Paramaribo: In the next leg of her two-nation tour, President Droupadi Murmu has departed for Serbia after concluding her visit to Suriname.
She will be in Serbia on a state visit till June 9, at the invitation of Serbian President Aleksander Vucic.
Murmu was in Suriname from June 4 to 6 and at the invitation of Suriname President Chandrikapersad Santokhi.
President Murmu's visit to Serbia comes at a time when tensions have been rising in the past week in Kosovo, which declared independence from Serbia in 2008. Several clashes are being reported with protesters over the installation of ethnically Albanian mayors in a disputed election. As many as dozens of NATO peacekeepers have sustained injuries this week in northern Kosovo as they clashed with ethnic Serbs, inciting fears of a larger escalations between Serbia and Kosovo, The New York Times reported.
However, Ministry of External Affairs has said India does not recognise the declaration of independence of Kosovo, and that the situation in the country won't affect President Draupadi Murmu's visit to Serbia.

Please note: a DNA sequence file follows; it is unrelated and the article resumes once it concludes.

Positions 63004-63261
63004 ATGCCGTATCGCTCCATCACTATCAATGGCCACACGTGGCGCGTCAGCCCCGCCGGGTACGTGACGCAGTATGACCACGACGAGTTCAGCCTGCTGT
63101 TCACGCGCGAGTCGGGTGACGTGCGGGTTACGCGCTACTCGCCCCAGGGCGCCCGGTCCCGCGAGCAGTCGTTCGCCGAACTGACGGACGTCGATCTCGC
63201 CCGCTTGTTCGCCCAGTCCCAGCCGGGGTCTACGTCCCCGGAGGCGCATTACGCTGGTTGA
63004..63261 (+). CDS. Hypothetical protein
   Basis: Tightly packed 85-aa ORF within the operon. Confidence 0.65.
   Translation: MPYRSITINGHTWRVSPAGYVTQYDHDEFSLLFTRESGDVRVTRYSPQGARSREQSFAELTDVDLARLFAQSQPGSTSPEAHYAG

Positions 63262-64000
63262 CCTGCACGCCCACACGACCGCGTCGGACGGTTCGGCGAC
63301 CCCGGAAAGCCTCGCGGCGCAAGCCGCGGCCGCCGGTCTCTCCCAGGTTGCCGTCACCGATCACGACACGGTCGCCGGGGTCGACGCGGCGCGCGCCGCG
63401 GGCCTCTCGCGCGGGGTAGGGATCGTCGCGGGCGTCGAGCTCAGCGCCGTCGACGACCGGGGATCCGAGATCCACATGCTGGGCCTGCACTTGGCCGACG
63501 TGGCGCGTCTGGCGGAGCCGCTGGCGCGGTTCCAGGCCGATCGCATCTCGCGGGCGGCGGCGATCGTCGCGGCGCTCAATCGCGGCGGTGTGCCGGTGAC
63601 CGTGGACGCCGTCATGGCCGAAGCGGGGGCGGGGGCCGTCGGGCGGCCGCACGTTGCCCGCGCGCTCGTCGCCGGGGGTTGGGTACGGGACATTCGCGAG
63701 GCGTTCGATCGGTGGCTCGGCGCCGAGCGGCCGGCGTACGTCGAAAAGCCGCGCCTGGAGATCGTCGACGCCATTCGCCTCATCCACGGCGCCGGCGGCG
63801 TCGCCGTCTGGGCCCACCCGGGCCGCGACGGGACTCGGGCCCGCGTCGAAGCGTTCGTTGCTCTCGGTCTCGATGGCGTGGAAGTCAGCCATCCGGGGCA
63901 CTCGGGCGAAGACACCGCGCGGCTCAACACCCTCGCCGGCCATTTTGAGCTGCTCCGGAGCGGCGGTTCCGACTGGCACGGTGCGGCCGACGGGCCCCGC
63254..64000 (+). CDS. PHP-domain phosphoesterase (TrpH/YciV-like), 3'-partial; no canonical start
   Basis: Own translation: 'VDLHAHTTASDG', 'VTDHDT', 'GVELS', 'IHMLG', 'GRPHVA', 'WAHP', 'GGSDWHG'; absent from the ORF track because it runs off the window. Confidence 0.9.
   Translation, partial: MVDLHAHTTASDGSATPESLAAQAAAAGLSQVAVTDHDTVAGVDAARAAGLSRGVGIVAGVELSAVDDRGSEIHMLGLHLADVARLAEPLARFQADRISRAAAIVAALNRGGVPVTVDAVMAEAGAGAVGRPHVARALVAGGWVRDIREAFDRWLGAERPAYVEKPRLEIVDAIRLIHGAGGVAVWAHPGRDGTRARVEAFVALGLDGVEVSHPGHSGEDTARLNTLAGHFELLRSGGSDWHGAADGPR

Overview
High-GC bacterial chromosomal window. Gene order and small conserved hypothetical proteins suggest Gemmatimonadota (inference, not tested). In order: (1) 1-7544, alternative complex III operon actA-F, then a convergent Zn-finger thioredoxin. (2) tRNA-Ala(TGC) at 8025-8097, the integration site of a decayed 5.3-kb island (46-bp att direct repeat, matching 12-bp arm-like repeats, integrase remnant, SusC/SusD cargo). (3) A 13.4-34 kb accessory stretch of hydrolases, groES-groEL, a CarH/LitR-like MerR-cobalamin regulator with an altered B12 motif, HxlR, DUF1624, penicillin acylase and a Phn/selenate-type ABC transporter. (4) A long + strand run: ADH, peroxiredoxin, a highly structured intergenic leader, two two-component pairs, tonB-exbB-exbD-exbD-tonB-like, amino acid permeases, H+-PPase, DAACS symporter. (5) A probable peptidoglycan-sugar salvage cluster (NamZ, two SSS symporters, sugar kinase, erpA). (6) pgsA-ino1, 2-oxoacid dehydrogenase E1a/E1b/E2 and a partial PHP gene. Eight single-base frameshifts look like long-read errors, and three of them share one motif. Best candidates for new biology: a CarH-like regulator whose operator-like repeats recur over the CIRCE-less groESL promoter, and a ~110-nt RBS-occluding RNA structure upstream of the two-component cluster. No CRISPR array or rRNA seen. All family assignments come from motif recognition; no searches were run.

Addressing a special briefing on the President's visit to Suriname and Serbia, MEA's Secretary West Sanjay Verma said, "Well, we are aware of the recent disturbances in Kosovo, which is at the extreme southern tip of Serbia. We have no reason at this point of time, as I say this, to be concerned that those incidents or have any consequence on the state visit of my president, nor have we been suggested otherwise by the hosts."
"On the matter of Kosovo, our stance has been quite clear and consistent that we do not recognise the declaration of independence by Kosovo. We, however, also believe that any differences need to be resolved through dialogue," Verma added.
He said he was hopeful that the disturbances in the country over the last few days are resolved peacefully through talks and that there is a de-escalation of the situation.
Replying to a media query on whether the President's visit was planned before the political crisis, Verma said it was pre-planned.
"For a matter of record, this has been a longstanding invitation. I won't remember exactly how long, but at least over a year, year and a half. I think because of the conflict in Ukraine, it was it had to be rescheduled. And now we think it's a conducive time for this visit to take place," Verma added.
Serbia does not recognise the sovereignty of Kosovo and has the backing of China, Russia and five other EU nations, which also do not recognise the country.